The Evolution of the Chinese Internet Company
This the story of Tencent. Unique is quite the word to describe the internet market of China, so much so, no internet corporation giant has been successful in China.
Maybe government policies played a significant role, however, some might point to the failure of these companies failed to understand the Chinese consumer. A look into Tencent history might help us to understand the complexity of the Chinese market and learn some fresh perspective on the story of Tencent.
Pony Ma Huateng in the Story of Tencent
Known to be modest and shy but he is also obsessive and meticulous when it comes to computer engineering and managing products. While still in college, Ma developed a graphical user interface for a stock analysis system and sold it for ¥50,000 [$7,578].
After graduation, he built computer networks when China’s Internet was in its infancy. By doing so, he became acquainted with the 100 most active China netizens at the time including Ding Lei (founder of Netease) and Zhang Xiaolong (creator of WeChat).
The Beginning of the Story of Tencent
In 1998, he founded Tencent with four partners. The company got off to a rocky start and struggled to stay solvent. After pitching to messaging client ICQ, Ma led his team to develop a product called Open ICQ (OICQ) based on ICQ’s software. It was when three major web portals dominated China’s Internet industry were Sina, Sohu and Netease.
OICQ, as a messaging tool, didn’t attract much attention. But nine months after OICQ launched its first version in February of 1999, the messaging service had more than one million users. In every aspect, Tencent localized its instant messenger service with a series of micro-innovations that left competitors in the dust.
For example, OICQ moved the user’s contact list from the client-side to a back-end server. This way, Chinese users still had access to their contact list when they logged into OICQ from a computer at an Internet café – as Chinese Internet users commonly did at the time.
Tencent also compressed the size of its software from about 4MB down to 220KB, which increased efficiency due to decreased download time and used UDP (User Datagram Protocol) technology as a communication protocol. Although UDP is more difficult in terms of development, it lowers the number of servers needed. Since Tencent was thinly stretched financially, saving money on servers was essential.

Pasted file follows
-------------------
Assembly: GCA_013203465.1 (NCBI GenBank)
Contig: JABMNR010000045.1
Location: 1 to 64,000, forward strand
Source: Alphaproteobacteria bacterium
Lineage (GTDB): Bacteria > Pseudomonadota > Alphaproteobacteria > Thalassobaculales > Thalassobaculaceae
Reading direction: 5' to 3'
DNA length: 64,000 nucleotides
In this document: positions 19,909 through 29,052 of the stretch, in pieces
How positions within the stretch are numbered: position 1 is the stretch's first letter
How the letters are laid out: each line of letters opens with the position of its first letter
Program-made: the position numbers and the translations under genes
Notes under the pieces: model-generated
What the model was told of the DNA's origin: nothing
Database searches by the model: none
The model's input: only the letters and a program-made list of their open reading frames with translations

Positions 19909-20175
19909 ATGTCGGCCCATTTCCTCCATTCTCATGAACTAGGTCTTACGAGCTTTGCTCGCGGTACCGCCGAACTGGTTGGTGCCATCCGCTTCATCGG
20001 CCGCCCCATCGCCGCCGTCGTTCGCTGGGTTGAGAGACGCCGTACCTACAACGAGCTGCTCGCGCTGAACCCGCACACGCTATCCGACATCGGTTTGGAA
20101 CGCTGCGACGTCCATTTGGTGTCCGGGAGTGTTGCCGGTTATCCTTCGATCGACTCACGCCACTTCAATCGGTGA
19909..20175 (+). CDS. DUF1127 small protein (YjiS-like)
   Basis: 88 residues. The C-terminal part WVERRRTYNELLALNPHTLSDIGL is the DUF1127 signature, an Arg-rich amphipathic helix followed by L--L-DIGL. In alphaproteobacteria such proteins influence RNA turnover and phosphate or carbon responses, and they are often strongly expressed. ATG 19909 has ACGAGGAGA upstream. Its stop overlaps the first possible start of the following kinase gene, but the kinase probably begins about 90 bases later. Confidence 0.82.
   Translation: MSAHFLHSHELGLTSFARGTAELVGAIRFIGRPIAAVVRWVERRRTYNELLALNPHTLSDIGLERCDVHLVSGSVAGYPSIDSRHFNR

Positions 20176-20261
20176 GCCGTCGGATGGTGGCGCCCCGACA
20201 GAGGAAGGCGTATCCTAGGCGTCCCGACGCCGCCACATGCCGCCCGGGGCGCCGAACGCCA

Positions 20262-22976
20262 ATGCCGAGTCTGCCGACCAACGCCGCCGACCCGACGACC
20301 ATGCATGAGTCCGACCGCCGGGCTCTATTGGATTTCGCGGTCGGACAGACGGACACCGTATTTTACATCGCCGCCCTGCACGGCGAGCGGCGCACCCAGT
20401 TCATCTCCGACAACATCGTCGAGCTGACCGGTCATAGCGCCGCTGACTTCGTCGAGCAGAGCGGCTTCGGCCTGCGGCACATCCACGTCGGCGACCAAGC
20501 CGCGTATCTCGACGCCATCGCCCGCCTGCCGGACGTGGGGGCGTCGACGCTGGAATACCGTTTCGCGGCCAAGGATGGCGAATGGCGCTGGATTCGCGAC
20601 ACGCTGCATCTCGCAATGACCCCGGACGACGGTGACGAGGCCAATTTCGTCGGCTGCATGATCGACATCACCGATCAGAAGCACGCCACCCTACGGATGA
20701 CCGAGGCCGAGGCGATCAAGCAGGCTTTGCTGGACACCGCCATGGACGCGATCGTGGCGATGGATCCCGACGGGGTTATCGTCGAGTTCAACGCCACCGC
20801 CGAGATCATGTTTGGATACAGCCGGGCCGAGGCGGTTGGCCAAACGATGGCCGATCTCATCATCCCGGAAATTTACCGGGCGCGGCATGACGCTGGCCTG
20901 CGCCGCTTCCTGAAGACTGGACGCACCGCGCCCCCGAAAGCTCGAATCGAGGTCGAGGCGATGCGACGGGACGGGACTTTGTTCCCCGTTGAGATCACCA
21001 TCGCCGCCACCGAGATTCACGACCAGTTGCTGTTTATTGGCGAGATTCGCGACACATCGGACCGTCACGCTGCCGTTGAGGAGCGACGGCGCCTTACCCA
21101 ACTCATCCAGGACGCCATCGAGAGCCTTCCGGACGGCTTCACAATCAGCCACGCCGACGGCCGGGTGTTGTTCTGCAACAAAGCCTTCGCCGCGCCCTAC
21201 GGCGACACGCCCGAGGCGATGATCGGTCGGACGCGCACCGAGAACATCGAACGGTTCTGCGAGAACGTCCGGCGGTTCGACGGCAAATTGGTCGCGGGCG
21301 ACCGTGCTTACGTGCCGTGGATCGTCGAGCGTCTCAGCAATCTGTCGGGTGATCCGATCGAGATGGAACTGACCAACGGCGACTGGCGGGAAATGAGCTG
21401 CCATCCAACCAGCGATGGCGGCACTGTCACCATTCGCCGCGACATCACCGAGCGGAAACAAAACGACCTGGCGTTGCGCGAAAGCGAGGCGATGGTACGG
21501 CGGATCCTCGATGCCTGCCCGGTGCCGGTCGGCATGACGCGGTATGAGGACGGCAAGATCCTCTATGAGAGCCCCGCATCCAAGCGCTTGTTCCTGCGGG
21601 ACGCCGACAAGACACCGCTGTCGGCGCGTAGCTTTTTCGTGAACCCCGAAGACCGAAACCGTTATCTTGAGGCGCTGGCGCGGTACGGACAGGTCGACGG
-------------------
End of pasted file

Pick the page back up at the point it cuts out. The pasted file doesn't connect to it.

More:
Started Making Significant Profit
By early 2001, Tencent launched its mobile QQ business. Users who paid a fee and linked their QQ accounts with their phone numbers could send and receive QQ messages on their phones. Tencent’s mobile QQ was instantly popular; by the end of 2001, Tencent collected nearly ¥50 million in revenues and made a gross profit of more than ¥10 million.
QQ Show became another moneymaker. QQ users can purchase virtual clothing, accessories, character backgrounds and scenarios in the QQ Show Mall to customize their avatars. QQ Show launched in 2003 and was instantly successful: In just six months, more than five million people made purchases, spending an average of about ¥5 per person.
Since QQ Show didn’t rely on an external telecommunications provider, it offered more room for creativity. The launch of QQ Show changed Tencent’s organizational structure. The company created a product management system favourable to computer engineering culture: Once a project gets the green light, a team forms that is independent and completely devoted to the completion of the project.
Story of Tencent Going Self Sufficient
To become fully independent of telecom companies, Tencent launched Mobile QQ – preinstalled software on Nokia and Motorola mobile phones – and Super QQ – an SMS portal through which users could receive news and weather forecasts and which also offered games and entertainment. By the end of 2007, Tencent had built two mobile portals that it fully controlled.
Tencent president Liu Chiping – who had a background in investment banking – helped Ma determine that the company’s core strategy should be to provide users with a varied set of online services encompassing information, communication, entertainment and commerce.
Over the next five years, Tencent went on the offensive and fought many tough battles to solidify its dominant position in the world of instant messaging
Pony Ma’s Product Philosophy
Ma places great value in paying attention to the user experience and finding solutions to users’ pain points. Which were the core of Ma’s product management philosophy as well as Tencent’s strategy for attracting users. He likes getting involved in the process of optimizing and upgrading the product.
He participated in the research and development of almost all of Tencent’s products, often exchanging thousands of emails with each product team. Ma describes Tencent’s innovation process as “small steps at fast speeds, trial-and-error iteration.” When Tencent comes out with a product update, it’s never perfect. But by discovering and fixing one or two little problems every day, the company creates a work of art in less than a year.
Great philosophy. Such an approach, without doubt, will increase our probability of success.